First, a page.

Bilious Fever

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This fever may be either intermittent, remitting, or continued, and

typhoid. It is distinguished from common intermittent, by the great

derangement of the stomach, as nausea and vomiting of bilious matter,

yellow coated tongue, bitter taste in the mouth, foul breath, loss of

appetite, high colored urine, and frequently distress and fullness in

the right side, (though this last is not in every case present,) the

skin and white of the eyes soon become yellowish, the chills are often

imperfect, the fever being disproportionably long.


_Podophyllin_ and _Merc._ should be given in ease of intermittents of

this character, during the paroxysm, and in rotation with the other

remedies for intermittents, giving a dose every three hours during the

intermission. It is well also to continue these remedies night and

morning, alternately, for a week or so, after the cessation of the

chills and fever, or until all bilious appearances cease.

* * * * *

A REMITTING FEVER is one that goes nearly off, but not so entirely as an

intermittent, returning again by a paroxysm of chill more or less

distinct, sometimes hardly perceptible, and an increase of the fever

following, from day to day, until arrested.

* * * * *

CONTINUED FEVERS are generally of a Bilious character, except in winter,

when they are more or less connected with irritation of the lungs, or

with Rheumatic affections, when they are termed Catarrhal or Rheumatic

Fevers. If the bilious symptoms prevail, give _Aconite_ and _Baptisia_

during the chills and high febrile stage, at intervals of an hour, and

during the declining stage of the fever, give _Podophyllin_ and

_Mercurius_ until a perfect intermission is produced, when the same

treatment should be adopted as in intermittents. But should it take the

form of

Catarrhal Fever,

the head being "stuffed up," pain in the head, the lungs oppressed,

cough and sneezing, the eyes and nose suffused with increased secretion

of tears and mucus, pain in the back or loins, almost constant chilly

sensations, use in rotation _Baptisia_, _Copaiva_ and _Phosphorus_,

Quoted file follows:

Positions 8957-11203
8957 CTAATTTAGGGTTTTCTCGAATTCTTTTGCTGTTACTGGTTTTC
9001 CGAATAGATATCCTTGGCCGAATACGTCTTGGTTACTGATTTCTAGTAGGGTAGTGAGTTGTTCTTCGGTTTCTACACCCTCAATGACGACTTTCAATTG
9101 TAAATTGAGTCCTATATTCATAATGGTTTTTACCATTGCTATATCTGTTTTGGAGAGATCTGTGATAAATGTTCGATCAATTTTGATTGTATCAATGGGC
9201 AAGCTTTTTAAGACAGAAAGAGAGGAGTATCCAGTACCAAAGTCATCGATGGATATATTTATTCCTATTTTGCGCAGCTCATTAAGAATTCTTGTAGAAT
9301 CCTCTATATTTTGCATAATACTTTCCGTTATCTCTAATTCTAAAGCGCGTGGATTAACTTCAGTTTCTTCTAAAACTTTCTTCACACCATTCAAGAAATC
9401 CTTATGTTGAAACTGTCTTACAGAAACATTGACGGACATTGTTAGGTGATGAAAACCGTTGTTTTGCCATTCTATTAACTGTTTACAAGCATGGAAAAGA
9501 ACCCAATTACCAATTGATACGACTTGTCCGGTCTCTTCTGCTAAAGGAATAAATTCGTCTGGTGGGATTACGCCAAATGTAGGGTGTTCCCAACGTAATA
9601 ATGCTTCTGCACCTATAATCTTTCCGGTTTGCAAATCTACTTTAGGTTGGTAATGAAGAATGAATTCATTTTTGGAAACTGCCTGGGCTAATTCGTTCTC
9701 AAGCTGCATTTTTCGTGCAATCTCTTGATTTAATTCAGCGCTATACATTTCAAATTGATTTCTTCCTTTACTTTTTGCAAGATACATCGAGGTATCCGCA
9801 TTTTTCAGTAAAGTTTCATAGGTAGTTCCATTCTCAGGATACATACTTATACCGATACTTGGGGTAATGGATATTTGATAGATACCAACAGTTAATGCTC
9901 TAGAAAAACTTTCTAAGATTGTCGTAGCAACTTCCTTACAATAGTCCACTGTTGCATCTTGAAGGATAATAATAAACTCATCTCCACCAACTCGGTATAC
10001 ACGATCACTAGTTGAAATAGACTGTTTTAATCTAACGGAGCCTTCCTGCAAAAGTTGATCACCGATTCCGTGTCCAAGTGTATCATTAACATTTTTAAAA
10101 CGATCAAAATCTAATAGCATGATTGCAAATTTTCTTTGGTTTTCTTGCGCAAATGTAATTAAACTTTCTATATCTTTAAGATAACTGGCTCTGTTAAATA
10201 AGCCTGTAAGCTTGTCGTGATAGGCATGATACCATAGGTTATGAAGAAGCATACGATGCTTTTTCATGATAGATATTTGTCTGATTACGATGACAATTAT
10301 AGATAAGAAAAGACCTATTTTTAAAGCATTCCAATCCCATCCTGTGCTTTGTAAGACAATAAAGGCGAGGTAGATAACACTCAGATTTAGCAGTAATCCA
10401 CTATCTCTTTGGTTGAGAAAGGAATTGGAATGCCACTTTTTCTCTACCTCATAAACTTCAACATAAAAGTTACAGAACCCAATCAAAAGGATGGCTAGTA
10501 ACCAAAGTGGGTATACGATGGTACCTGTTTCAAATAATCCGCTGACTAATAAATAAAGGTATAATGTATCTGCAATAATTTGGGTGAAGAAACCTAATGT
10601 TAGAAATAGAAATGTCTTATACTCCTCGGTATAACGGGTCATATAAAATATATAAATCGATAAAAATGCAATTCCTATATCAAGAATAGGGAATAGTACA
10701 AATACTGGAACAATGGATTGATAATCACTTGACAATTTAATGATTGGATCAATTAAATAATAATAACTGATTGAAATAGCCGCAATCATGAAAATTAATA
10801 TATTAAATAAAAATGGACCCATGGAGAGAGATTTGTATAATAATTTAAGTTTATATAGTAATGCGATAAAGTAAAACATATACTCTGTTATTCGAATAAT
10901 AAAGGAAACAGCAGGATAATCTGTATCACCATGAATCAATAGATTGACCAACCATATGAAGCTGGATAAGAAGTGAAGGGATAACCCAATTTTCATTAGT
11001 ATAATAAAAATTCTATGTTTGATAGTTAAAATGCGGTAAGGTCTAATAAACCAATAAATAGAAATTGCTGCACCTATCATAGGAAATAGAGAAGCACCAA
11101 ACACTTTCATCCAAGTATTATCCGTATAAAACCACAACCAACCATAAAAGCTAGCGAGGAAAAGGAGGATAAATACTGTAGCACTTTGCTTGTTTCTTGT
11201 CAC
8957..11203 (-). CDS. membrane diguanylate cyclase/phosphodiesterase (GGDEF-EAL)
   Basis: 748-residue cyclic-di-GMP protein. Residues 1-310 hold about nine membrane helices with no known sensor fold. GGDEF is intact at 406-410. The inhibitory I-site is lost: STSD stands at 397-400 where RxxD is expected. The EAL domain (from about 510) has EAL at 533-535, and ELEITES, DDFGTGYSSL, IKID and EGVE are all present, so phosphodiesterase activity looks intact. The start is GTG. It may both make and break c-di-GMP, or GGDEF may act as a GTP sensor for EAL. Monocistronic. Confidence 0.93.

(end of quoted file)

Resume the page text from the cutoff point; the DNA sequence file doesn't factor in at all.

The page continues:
giving a dose every hour until the fever begins to abate and

perspiration comes on, then leave off the _Baptisia_, and give in its

stead _Macrotin_, lengthening the interval between the remedies to two

hours or longer.

For the _chronic cough_ that sometimes follows catarrhal fever,

_Copaiva_, _Macrotin_ and _Phosphorus_ should be used morning, noon and

night, in the order here named. Should the fever be a

Rheumatic Fever,

(_Rheumatism_,) the patient complaining of soreness of the muscles, of

the chest, back and limbs, with or without lameness of the joints,

_Aconite_, _Macrotin_ and _Nux Vom._ are the remedies for a male

patient, and the two former, with _Pulsatilla_, for a female, (or for a

_male_, of light hair, delicate skin, feminine voice and mild temper,)

to be used in rotation one hour apart. These remedies are to be taken in

a severe acute case, every half hour until the symptoms begin to abate;

then every hour or two hours as the case progresses. _Baths_ properly

administered, are of great importance in all forms of fever. The surface

of the patient should be washed and thoroughly _rubbed_ in water quite

warm, into which a sufficiency of the ley of wood ashes has been put to

make it feel quite slippery. This should be done twice daily in all

fevers. But in


In addition to the medicines directed under the head of _Rheumatic

Fever_, the most decided benefit can be derived from _Alcoholic Vapor

Baths_, which, while they do not in the least interfere with the action

of the medicines, tend greatly to mitigate the pains, and produce an

equal state of the circulation by stimulating the surface; abridging in

many cases, the disease one-half the time it would run under the long

interval treatment alone. This is to be applied by filling a tea cup

with alcohol, placed in a saucer of water to insure against danger from

an overflow while burning. Place both under a solid wood bottom chair,

elevated about the thickness of a brick under each post, strip the

patient naked, and after giving him the alkaline bath, and rubbing his

surface dry, place him upon the chair, enveloping him completely, except

his head, with a woollen sheet or blanket, (as there is no danger of

the wool taking fire,) letting the blanket enclose also the chair and

come down to the floor. Then set fire to the alcohol, and if the heat is

too great, raise the edge of the blanket and let it become reduced.

Continue this until he sweats freely, or becomes too much fatigued to

sit longer. Let the patient often drink freely of cold water, during the

process. Remove him from the chair to his bed and cover him warmly. It

is well to place the feet in hot water during this process. This is a

delightful operation for a rheumatic patient, and no one will object to

a repetition of it. Whatever Physicians may think or say of this

operation, I _know_ it is a most potent agent for the _cure_ of

_inflammatory_ rheumatism, and is a valuable agent in the chronic form

of this disease.